Pa. Justices To Weigh If Signatures Alone Can DQ Votes

By Matthew Santoni
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Law360 (October 14, 2020, 12:11 PM EDT) -- The Supreme Court of Pennsylvania agreed on Wednesday to consider before Nov. 3 whether county election officials can throw out mail-in ballots based solely on comparing voters' signatures on the outer envelope to the signatures on their voter registration forms.

Secretary of the Commonwealth Kathy Boockvar had asked the justices to exercise their "King's Bench" jurisdiction and fast-track the issue before the election after President Donald Trump's reelection campaign challenged her September guidance to counties saying that signatures alone should not disqualify ballots.

The justices granted permission for the Trump campaign, the Republican Party of Pennsylvania, the Republican National Committee and the National Republican Congressional Committee to intervene and said all parties would have until Friday to submit any filings to be considered.

Boockvar had advised counties against signature comparisons following a federal lawsuit from the League of Women Voters, which contended that county election officials without training in handwriting analysis risked throwing out valid ballots based on voters' signatures that may have varied over time.

Part of the Supreme Court of Pennsylvania's Sept. 17 ruling on election procedures said that state law doesn't provide any window for mail-in voters to fix deficiencies with their ballots, including signature mismatches. A video update from Boockvar said nearly 2.7 million people had requested mail-in ballots as of Wednesday, and nearly 518,000 had been returned and were awaiting verification and counting starting the morning of election day.

One claim in a federal lawsuit filed by the Trump campaign said the signature comparisons were necessary to prevent fraud and provide equal protection, given that when in-person voters sign in to cast their ballots, their signatures are compared to their registrations. Boockvar had countered that in-person voters whose signatures are challenged can present other proof of their identity, while mail-in voters must offer proof of their identity with a driver's license number or partial Social Security number when requesting their ballots.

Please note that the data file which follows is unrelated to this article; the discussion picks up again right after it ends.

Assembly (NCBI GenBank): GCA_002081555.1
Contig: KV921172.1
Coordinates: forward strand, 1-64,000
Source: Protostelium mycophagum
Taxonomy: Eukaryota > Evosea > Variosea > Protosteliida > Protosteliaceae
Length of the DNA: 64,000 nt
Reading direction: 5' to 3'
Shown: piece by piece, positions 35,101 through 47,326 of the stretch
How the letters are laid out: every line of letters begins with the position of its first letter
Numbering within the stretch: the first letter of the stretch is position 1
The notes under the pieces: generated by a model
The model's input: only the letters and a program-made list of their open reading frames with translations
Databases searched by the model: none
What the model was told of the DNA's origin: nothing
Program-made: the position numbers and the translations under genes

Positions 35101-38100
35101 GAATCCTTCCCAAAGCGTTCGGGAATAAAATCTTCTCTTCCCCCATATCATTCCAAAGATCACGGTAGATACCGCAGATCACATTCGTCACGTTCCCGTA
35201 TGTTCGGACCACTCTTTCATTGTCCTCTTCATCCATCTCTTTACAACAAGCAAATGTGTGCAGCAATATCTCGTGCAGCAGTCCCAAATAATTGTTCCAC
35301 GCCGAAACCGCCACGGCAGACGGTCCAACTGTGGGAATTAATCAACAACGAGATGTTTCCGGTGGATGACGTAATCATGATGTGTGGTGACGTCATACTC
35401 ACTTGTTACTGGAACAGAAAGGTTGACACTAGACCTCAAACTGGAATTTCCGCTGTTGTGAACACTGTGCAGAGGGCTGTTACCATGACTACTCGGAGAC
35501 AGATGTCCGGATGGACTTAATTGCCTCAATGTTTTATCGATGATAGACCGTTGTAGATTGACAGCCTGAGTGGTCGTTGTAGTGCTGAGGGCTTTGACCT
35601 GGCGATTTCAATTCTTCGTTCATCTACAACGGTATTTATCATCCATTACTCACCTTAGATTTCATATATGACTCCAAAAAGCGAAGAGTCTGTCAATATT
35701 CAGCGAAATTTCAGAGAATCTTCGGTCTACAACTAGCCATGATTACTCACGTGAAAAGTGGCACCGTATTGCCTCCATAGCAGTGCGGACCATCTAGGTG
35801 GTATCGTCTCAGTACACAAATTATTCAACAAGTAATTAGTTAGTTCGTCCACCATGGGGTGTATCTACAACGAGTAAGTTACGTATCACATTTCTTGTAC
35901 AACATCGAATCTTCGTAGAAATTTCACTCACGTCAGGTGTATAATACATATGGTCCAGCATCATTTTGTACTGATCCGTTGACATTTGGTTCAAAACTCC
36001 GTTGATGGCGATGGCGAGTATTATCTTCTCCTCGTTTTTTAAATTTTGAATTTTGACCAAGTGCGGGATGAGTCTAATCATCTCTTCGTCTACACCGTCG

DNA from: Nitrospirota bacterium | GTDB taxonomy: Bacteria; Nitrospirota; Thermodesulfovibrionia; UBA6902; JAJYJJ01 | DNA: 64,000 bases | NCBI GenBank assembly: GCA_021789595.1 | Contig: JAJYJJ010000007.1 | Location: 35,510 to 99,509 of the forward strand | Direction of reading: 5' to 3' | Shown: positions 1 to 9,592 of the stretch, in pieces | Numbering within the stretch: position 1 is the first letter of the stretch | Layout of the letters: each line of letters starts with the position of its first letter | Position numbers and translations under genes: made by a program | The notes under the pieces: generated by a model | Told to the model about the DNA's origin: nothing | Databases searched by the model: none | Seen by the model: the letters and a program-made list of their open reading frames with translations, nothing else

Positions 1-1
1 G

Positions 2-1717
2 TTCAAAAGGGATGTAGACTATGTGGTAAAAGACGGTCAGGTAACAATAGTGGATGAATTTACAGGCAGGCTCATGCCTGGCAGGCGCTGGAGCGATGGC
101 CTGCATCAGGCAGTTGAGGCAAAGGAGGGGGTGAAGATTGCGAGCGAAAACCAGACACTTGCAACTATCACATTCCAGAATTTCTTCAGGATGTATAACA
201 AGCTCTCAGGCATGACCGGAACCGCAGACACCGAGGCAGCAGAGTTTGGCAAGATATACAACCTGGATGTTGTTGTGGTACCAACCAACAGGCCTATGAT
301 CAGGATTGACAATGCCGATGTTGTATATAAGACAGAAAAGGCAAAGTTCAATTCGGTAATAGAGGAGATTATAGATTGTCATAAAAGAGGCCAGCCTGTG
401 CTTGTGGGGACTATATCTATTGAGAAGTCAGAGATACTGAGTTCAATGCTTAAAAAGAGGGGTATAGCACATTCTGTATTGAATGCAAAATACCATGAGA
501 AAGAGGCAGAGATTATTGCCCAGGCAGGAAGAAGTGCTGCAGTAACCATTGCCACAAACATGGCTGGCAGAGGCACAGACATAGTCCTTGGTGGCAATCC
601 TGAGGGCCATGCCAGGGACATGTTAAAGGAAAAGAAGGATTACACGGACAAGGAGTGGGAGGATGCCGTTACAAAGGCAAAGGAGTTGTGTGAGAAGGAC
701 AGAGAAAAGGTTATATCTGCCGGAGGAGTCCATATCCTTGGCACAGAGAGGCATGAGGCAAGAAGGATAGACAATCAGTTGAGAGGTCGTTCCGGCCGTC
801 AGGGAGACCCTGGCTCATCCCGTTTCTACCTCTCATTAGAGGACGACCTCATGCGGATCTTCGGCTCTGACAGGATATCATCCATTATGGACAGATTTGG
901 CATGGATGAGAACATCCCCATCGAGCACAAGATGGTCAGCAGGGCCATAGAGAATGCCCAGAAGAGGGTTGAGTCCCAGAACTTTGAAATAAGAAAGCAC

The federal judge in the campaign's case dismissed the suit over the weekend.

Justice Max Baer dissented over whether to take up the case, arguing that the federal court already resolved the question in the secretary's favor.

"The federal court ... conclusively determined that the code does not allow for signature comparison of absentee and mail-in ballots," Justice Baer wrote. "All of the county boards of elections were joined in that case and the federal court specifically indicated that the boards were obligated to follow the secretary's guidance."

But Justice Kevin M. Dougherty said they should hear the case, since the federal court's ruling on signatures was not "authoritative" and the state Supreme Court had the final say on interpreting state election law.

Representatives for Boockvar declined to comment. The Trump campaign did not immediately respond to requests for comment Wednesday.

The Pennsylvania Department of State and Boockvar are represented by Daniel T. Donovan, Susan Davies, Michael Glick, Sara Shaw Tatum, Madelyn Morris and Kristen Bokhan of Kirkland & Ellis LLP; Daniel T. Brier, Donna A. Walsh and John B. Dempsey of Myers Brier & Kelly LLP; Timothy E. Gates and Kathleen M. Kotula of the State Department's Office of Chief Counsel; Kenneth L. Joel and M. Abbegael Giunta of the Governor's Office of General Counsel; and Josh Shapiro, Karen M. Romano, Keli M. Neary, Howard G. Hopkirk, Nicole Boland and Stephen Moniak of the Pennsylvania Attorney General's Office.

The Trump campaign and the RNC are represented by Ronald L. Hicks Jr., Jeremy A. Mercer and Russell D. Giancola of Porter Wright Morris & Arthur LLP and Matthew Morgan and Justin R. Clark of Elections LLC.

The case is In re: November 3, 2020 General Election, case number 149 MM 2020, before the Supreme Court of Pennsylvania.

--Editing by Alyssa Miller.

Update: This article has been updated with additional details and a response from the secretary.

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